Contemporary Romance

Review: Game Breaker

Game Breaker
Game Breaker by Catherine Gayle
My rating: 4 of 5 stars

A sweet and heartrending story about acceptance, love and family.

He may not be as tall or as heavy weight as his teammates, but Nate “Ghost” Golston is fast, agile and his quickly becoming one of the Portland Storm’s game makers intent on helping his team win the Stanley Cup. But when a couple of ignorant opposing fans insult his ethnicity, the incident goes viral and is coupled by rising racial tensions across the country, can he keep his focus on the game especially when the very attractive female reporter he’s been outrageously flirting with for the past two years is constantly in his space?

“It had started to feel natural again. Comfortable. Like there was no other way we ought to be together than overly playful, cracking jokes and making each other laugh.”

Anne Dennison had been covering the Portland Storm as a sportscaster for the past couple of years, but when an opportunity to produce the team’s web series lands on her lap, a rarity in the male dominant career she’s chosen, she snatches the opportunity. She doesn’t count however that this will bring her closer to the very sexy and alluring Nate which puts her between a rock and a hard place. Should she date him and throw her career down the drain or should she exploit his and the team’s problems to secure her job?

“Would you be offended if I tried to casually put my arm around your shoulders on the plane? I’m pretty damn smooth. You might not even notice me doing it until it’s too late.”
“I wouldn’t be offended by that as long as you wouldn’t get upset if I let my head fall on your shoulder.”

In true Catherine Gayle style, Game Breaker is not only a sweet and touching story, it also covers some very real and serious current issues mainly about chauvinism, racism with a side of homophobia. I’ve come to love this series partly due to the way Catherine skillfully brings out the importance of such values as tolerance, acceptance and respect and the need to stand up for them and the people affected by the lack of them.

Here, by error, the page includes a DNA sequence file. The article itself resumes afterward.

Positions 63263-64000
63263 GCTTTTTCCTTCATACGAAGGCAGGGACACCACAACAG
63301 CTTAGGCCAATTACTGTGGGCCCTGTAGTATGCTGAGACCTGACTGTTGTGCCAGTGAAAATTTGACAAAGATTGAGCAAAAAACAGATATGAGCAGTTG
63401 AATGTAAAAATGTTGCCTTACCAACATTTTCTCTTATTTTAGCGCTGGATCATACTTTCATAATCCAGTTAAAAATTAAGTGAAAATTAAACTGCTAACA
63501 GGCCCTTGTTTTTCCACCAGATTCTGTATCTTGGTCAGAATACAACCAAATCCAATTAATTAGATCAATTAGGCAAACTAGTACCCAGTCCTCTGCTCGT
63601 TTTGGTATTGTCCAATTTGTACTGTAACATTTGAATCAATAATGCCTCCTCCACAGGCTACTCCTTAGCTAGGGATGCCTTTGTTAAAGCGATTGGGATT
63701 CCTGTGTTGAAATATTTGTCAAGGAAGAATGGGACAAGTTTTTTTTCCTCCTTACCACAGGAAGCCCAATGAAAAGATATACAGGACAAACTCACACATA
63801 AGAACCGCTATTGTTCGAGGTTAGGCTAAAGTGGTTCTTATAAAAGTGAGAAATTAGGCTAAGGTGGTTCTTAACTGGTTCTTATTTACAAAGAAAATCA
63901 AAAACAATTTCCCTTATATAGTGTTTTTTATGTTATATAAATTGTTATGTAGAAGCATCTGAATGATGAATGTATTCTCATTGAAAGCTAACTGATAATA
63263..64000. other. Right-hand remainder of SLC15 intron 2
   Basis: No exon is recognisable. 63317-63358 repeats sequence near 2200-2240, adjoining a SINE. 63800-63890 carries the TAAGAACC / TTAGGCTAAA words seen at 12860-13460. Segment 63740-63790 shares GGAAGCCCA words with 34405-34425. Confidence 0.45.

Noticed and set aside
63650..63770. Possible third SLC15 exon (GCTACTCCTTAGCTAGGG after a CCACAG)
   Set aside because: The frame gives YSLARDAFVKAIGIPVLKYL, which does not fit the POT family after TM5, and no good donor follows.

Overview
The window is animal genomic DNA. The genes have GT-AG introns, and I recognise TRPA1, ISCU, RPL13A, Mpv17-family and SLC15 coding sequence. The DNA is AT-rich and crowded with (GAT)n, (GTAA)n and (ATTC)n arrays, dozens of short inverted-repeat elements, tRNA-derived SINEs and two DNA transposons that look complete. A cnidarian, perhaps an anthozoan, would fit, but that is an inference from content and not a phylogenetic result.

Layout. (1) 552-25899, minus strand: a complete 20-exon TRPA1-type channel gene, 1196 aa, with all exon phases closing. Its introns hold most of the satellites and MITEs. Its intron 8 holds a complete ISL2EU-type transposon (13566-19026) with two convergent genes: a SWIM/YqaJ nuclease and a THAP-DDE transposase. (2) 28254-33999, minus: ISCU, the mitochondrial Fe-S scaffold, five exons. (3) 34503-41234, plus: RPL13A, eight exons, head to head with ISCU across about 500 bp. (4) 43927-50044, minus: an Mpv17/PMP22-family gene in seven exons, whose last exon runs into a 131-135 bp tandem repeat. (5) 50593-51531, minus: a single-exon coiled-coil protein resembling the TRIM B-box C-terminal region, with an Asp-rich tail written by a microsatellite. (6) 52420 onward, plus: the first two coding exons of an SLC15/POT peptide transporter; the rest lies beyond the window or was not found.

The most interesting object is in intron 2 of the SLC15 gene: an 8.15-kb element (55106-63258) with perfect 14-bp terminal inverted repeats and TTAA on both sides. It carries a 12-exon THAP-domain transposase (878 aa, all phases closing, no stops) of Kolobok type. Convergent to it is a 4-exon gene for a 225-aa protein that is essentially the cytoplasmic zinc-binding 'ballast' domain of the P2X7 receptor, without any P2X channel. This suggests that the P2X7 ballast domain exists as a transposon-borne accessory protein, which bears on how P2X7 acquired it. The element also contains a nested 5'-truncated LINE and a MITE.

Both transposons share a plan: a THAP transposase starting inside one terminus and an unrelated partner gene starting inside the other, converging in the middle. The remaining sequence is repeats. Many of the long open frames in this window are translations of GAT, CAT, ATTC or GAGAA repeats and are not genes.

“There are ignorant people everywhere… But I don’t think that’s what most of the world is like. I choose to believe that most people are good.”

Game Breaker is still a hockey romance about two charming characters who fall in love in under difficult circumstances. I really liked Anne, not just because she doesn’t let public opinion or her higher ups sway her moral compass nor rule her heart. She’s strong willed, smart and brave even in regards to her deep-seated insecurities that stem from her Indian upbringing. And while Nate has to deal with bigotry he’s protective of Anne and mindful of the effect he might have on her career besides being sexy, intelligent, and loyal.

I always enjoy Catherine’s hockey descriptions. It’s something that I’ve only found in her books. She not only makes you want to be invested in the sport but her accomplished narratives make me feel right in the middle of the action.

“Hockey was a team sport. It should never be about individual achievements or failures. We tended to answer questions about the team as a whole.”

I also loved the web series introduced in this book. It didn’t just allow Anne to get close to Nate but it also gave reason to get to know new team members like Harry and Nate’s best friend R.J. and visit old friends. The cameos by characters from past books gave us the chance to catch up with their growing families as well as witness how the racial tensions affected each of them.

“I knew there were many other layers to explore in future episodes. Not only was it more interesting to me to explore the guys’ dynamics away from the rink and witness how that played out on the ice, but it made the story we were telling that much more personal. It gave the show a heartbeat. This wasn’t just about hockey; it was about everything that made these men tick.”

Game Breaker is book #9 in the Portland Storm series by author Catherine Gayle. This is a poignant romance that includes all the excitement of the NHL. This is standalone full length novel, told from alternating points of view with a happy ending.

4.5 stars

* I was given an ARC of this book courtesy of the author. The excerpts are from that copy. *

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